Information and data used to justify the fine against the tomato processing company was cherry-picked, Rufer said.

“What really seems to have happened here in this whole case is that the board staff did not do their homework, did not understand some of their own regulations,” he wrote. “So they ‘threw (sic) the book at us,’ and picked out technicalities which mislead the public to think that we are polluting. Now we are dealing with the ramifications of those faulty conclusions.”

Every company, regardless of size, suffers when government makes accusations, Rufer noted. The water quality board did not issue a press release about revoking the fine.

Rufer, who started his business in 1970 as a one-truck operation hauling to other canneries and has grown it into one of the largest vegetable processors on the West Coast, is rare in the business world including having the wherewithal to withstand a multi-round battle with the government.

“I know that he prevailed, though it cost him quite a bit to do so,” said Ted Brown, chair of the Libertarian Party of California. “Most people who fight government regulatory agencies don’t have the resources to keep up the fight like Chris did, which is a shame. Good for him.”

The case is making Rufer something of a hero nationally to limited government types that know of his plight. Rufer is setting a good example for business conduct, said Dan Reale, chairman of the Libertarian Party of Connecticut.

“He’s just doing his job – and if we all did, things like what happened to him would be very improbable,” Reale said. “I personally hope he sues the board members individually for abuse of process.”

Rufer’s case statement, sprinkled with business and social commentary, shows a man confident that open-minded people will side with him.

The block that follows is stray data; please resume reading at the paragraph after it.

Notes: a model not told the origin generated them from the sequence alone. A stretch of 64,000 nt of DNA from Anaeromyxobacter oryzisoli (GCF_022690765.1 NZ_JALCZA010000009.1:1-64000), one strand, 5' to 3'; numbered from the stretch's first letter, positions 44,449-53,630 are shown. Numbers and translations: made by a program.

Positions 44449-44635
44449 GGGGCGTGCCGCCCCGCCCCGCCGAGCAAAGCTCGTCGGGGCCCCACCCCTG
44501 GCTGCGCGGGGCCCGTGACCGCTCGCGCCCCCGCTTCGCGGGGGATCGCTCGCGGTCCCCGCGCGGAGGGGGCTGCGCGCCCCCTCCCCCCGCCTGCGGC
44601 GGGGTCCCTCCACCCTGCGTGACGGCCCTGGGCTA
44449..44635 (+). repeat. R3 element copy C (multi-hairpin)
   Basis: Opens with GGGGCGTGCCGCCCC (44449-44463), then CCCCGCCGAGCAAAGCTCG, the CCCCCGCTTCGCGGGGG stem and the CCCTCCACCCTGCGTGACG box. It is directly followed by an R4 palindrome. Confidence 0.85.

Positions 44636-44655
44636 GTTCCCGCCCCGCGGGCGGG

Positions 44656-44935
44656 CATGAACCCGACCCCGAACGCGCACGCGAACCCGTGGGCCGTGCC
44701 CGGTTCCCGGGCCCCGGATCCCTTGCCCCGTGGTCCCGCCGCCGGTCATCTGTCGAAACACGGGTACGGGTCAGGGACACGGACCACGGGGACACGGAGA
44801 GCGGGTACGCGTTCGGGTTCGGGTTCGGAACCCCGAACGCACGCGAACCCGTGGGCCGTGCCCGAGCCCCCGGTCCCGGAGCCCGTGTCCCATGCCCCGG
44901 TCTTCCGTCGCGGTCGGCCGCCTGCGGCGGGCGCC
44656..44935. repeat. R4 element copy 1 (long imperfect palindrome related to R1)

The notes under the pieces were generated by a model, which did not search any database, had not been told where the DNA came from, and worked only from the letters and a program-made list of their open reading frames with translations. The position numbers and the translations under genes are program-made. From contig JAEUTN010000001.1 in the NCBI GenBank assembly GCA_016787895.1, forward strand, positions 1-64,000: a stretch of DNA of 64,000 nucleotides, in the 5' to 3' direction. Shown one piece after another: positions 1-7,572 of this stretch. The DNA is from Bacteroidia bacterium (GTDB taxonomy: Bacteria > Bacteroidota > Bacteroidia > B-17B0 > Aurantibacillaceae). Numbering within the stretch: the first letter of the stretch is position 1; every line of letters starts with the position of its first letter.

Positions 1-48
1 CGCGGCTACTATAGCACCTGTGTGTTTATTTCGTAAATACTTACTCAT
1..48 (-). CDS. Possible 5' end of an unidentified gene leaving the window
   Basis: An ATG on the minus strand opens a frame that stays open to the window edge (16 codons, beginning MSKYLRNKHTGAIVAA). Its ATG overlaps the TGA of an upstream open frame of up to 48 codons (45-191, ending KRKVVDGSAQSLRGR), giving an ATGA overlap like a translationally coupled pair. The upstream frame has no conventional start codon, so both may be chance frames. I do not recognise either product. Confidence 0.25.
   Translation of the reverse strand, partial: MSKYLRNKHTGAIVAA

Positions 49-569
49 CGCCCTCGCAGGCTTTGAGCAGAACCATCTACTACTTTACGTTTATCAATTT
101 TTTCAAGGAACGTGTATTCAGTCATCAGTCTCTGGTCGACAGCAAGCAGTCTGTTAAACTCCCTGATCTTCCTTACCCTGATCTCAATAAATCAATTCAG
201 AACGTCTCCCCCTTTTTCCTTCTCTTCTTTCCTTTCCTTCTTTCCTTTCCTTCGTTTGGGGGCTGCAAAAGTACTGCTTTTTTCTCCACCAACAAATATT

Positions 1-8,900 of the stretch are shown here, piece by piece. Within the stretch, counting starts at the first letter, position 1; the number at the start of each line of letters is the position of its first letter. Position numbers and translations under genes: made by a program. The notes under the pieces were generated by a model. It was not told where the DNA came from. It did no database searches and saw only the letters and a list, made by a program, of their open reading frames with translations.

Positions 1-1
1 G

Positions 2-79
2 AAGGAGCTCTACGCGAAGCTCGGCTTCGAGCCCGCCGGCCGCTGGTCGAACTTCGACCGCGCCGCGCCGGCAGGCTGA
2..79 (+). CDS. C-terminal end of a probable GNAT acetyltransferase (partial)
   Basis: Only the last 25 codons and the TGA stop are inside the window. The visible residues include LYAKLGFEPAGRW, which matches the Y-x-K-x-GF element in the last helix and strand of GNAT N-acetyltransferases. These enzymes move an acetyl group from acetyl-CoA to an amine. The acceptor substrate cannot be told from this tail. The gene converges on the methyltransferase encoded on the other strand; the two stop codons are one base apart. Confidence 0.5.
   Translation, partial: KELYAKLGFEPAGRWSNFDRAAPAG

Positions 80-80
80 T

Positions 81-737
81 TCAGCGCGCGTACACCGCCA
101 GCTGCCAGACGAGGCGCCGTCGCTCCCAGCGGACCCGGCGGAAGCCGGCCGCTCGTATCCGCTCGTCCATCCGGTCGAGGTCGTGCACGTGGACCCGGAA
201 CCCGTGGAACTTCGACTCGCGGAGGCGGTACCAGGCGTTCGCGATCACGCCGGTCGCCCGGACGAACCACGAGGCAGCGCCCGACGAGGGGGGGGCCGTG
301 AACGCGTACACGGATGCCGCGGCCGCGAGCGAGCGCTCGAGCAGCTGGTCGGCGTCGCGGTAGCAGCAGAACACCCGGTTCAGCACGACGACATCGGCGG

“The vast majority of people, especially acting as businesspersons, never say anything when they are wrongly picked out by a government agency for fear that the agency personnel will come down hard on them,” he wrote. “I fully expect that, but I am confident that independent folks will see that we carry out our operations in a respectable manner and I am very open about exhibiting that.”

The water board was aware of Rufer’s Internet manifesto but it was not entered into evidence during the proceedings that lead to the fine, Pulupa said.

After writing that the 2015 expansion of the plant lead to significant percentage decreases per ton in well-water consumption, washwater disposal volume, and electricity use, Rufer moved on to his larger social philosophy.

“While most people seem to believe that ‘jobs’ are the main issue for the economy – they are not…The key objective of commercial enterprise and ‘the economy’ is to produce goods and services to meet real human desires (which drives revenues), and at the same time, conserve materials and human resources…The decreased human work requirement to produce tomato products, in our case, allows people to work on producing other goods and services, providing a higher standard of living for everyone and greater potential for human well-being.”

The Williams plant is one of three owned by Morning Star and goes under the name Morning Star Packaging Co. -- Williams. It was built in 1995 and processes 630 tons of tomatoes per hour, creating 200,000 pounds of tomato paste during that time, the company website says. Morning Star handles more than a quarter of all tomato processing done in California.

Selling its products in 55-gallon drums and 300-gallon bins, Morning Star’s products are used as ingredients in nationally known brands of ketchup and spaghetti sauce including Heinz and Hunt’s.